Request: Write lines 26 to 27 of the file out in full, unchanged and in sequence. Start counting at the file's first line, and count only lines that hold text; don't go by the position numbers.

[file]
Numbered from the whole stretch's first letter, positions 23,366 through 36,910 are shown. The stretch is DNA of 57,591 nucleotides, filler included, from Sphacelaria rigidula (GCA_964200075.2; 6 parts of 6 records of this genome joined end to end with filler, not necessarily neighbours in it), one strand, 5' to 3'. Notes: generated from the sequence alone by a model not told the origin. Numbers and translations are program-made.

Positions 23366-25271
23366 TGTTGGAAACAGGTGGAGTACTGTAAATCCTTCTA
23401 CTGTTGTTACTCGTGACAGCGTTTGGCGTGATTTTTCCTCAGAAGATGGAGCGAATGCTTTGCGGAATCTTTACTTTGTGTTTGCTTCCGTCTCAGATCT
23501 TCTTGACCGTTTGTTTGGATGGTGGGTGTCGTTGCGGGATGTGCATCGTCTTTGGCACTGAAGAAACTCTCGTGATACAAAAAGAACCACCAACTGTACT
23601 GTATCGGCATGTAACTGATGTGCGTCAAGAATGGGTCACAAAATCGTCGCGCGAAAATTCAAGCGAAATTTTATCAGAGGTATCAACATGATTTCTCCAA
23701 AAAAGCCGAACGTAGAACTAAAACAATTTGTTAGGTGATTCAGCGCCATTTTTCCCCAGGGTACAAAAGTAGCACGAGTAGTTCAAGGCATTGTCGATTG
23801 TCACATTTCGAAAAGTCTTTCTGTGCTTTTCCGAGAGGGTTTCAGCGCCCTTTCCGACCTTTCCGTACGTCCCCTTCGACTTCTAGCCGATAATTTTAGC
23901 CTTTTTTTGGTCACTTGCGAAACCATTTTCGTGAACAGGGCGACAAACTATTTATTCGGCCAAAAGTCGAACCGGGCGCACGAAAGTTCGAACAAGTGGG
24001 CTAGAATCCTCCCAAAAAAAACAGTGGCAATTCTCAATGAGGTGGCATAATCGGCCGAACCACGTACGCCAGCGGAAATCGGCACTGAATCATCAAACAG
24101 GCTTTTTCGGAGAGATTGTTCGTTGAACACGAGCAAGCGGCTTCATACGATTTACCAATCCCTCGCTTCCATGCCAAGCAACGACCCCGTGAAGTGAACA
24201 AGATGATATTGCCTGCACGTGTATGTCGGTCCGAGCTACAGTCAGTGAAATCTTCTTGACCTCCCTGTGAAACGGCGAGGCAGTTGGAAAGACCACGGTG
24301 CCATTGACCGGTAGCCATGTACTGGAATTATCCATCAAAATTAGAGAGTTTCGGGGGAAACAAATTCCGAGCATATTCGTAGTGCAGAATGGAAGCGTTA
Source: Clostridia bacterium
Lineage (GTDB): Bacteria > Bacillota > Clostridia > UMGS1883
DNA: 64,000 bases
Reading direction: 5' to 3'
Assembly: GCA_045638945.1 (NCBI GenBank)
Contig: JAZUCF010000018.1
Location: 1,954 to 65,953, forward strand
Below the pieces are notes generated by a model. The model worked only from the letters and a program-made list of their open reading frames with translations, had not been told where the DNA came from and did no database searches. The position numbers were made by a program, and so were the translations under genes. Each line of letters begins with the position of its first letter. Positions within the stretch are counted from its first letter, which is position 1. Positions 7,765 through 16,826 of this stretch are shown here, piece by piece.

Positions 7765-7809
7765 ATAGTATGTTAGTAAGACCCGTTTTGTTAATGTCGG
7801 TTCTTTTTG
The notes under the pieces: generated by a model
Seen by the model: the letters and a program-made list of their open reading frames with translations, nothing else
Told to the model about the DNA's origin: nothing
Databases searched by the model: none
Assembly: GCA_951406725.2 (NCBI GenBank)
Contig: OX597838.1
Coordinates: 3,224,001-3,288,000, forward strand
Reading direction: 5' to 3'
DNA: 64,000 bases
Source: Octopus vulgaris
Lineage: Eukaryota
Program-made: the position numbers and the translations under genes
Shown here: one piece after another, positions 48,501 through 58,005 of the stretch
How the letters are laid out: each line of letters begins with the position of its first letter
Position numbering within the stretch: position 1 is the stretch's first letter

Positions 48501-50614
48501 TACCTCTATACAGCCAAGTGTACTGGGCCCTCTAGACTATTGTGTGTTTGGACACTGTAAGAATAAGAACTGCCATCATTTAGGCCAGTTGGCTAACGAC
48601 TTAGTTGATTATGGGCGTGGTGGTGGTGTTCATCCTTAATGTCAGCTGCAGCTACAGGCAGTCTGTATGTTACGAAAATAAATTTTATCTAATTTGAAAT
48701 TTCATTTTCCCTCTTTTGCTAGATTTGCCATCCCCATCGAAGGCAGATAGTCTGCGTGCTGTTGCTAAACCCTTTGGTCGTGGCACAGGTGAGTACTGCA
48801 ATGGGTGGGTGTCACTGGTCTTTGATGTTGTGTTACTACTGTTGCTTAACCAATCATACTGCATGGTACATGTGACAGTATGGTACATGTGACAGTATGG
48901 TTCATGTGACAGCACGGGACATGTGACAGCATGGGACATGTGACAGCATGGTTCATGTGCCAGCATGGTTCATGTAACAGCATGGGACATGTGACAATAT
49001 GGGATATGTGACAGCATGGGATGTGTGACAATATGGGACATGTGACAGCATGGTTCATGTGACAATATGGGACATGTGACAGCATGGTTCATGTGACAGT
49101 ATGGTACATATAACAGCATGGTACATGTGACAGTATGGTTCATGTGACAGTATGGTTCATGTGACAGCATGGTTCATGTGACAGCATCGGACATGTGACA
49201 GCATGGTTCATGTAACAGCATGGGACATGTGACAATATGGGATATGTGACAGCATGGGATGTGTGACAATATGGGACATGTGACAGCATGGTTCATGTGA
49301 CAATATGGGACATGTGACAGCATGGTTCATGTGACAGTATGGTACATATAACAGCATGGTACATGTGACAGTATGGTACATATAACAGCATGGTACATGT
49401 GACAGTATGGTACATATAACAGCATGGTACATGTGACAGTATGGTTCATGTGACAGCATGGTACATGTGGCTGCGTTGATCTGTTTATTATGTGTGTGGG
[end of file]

Seen by the model: the letters and a program-made list of their open reading frames with translations, nothing else
Told to the model about the DNA's origin: nothing